Background: Intracellularly, the ubiquitin-proteasome system participates in crucial functions such as cell cycling, differentiation, proliferation, gene transcription, and apoptosis. However, in malignancies including ovarian cancer increased extracellular concentrations of circulating 20S proteasomes (c-proteasomes) have been detected in blood. We tested the hypothesis that the c-proteasome plasma concentration is a biomarker associated with the clinical course of ovarian cancer patients.
Methods: 20S-proteasome venous plasma concentration was measured by ELISA in patients presenting with ovarian cancer before (n=120) and after (n=68) primary treatment, and in healthy volunteers (n=55). The median follow-up time was 19 months. To assess the relation of proteasome expression with c-proteasome concentration, tumor specimens from 27 patients were immunohistochemically stained for 20S proteasome using an antibody directed against the core subunits of the catalytic domain of the 20S proteasome.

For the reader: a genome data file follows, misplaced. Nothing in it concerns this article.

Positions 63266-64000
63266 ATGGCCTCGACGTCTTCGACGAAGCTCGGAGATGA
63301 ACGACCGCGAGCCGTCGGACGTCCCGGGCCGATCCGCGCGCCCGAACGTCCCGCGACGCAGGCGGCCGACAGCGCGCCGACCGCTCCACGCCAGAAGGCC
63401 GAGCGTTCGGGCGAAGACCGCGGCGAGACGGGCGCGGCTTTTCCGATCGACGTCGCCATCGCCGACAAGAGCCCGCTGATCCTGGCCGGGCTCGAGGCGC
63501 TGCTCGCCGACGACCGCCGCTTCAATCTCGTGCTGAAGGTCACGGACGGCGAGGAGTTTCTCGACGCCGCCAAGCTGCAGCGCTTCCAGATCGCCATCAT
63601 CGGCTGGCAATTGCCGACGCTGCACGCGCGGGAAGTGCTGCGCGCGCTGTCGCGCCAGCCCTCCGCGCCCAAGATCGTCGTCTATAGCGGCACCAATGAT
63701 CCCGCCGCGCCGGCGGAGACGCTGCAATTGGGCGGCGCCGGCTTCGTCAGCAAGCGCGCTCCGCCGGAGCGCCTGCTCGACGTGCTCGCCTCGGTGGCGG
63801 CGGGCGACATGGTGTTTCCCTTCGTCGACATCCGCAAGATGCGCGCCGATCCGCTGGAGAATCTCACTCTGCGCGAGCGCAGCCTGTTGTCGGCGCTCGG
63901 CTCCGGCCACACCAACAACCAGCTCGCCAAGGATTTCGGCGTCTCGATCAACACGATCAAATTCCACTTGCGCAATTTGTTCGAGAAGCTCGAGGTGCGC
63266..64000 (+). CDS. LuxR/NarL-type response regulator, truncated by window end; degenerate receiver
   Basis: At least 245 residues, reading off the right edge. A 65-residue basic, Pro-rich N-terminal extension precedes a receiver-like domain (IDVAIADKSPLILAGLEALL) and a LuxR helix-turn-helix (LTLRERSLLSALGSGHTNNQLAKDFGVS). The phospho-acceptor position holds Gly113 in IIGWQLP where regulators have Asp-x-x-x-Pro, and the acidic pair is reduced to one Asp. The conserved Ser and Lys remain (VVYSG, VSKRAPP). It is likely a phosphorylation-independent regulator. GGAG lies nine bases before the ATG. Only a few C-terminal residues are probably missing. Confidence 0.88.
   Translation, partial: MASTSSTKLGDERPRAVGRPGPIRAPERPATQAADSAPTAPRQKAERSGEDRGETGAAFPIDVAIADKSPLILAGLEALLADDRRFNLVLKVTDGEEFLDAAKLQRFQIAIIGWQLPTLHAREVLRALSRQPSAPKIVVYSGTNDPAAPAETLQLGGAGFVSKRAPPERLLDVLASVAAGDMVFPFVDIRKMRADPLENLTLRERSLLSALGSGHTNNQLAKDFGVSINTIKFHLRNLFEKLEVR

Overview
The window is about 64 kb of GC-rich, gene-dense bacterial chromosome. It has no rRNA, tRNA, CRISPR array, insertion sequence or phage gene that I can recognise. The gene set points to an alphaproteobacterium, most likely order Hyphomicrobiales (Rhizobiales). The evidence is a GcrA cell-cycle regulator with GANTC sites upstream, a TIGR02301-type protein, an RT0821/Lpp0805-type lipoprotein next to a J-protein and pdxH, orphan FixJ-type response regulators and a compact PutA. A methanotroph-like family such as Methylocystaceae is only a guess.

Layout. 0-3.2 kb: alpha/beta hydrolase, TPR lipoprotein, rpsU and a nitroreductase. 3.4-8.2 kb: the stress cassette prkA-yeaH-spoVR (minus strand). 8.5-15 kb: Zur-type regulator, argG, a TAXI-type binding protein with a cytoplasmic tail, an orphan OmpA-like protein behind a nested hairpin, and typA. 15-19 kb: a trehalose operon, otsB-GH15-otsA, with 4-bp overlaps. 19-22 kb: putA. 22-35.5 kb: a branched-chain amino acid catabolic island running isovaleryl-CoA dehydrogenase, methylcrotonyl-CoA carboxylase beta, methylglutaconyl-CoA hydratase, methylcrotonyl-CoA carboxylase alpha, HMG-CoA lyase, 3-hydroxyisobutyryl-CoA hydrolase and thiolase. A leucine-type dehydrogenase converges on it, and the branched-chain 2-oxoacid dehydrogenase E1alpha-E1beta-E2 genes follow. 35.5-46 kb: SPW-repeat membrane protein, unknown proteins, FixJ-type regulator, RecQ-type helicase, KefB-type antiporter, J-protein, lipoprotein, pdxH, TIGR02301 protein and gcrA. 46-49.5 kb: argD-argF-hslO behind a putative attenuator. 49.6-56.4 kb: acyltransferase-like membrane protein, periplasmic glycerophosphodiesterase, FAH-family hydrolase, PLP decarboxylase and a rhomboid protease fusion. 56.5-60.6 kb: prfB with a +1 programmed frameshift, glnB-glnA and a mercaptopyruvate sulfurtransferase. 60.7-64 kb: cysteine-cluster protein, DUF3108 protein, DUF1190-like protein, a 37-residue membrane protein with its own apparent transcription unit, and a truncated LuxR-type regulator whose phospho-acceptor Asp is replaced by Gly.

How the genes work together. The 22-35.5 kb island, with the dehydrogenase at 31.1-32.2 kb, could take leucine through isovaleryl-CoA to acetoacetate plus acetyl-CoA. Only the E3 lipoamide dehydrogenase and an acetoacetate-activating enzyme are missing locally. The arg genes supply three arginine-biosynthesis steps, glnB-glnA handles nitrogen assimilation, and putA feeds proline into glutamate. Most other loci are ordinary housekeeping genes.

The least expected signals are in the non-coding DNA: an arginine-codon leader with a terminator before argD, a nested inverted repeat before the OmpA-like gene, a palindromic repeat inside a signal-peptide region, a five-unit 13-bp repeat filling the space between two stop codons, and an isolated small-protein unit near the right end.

Results: Median c-proteasome concentration was higher (p<0.0001) in untreated ovarian cancer patients (457.5 ng/ml, range: 200-12540 ng/ml) than in healthy controls 290 ng/ml, range: 140-425 ng/ml). Following completion of primary treatment, the median c-proteasome concentration increased (p=0.003) relative to baseline (595 ng/ml, range: 200-20000 ng/ml) and concentrations positively correlated (p=0.031) with residual disease left at primary surgery. Patients with post-treatment c-proteasome concentrations exceeding the cohort's median showed a diminished survival (p=0.045). We found no correlation between c-proteasome concentration and strength of proteasomal staining in tumor specimens.
Conclusions: Circulating proteasome concentrations correlate with residual tumor mass and might be a prognostic variable in ovarian cancer following primary therapy.
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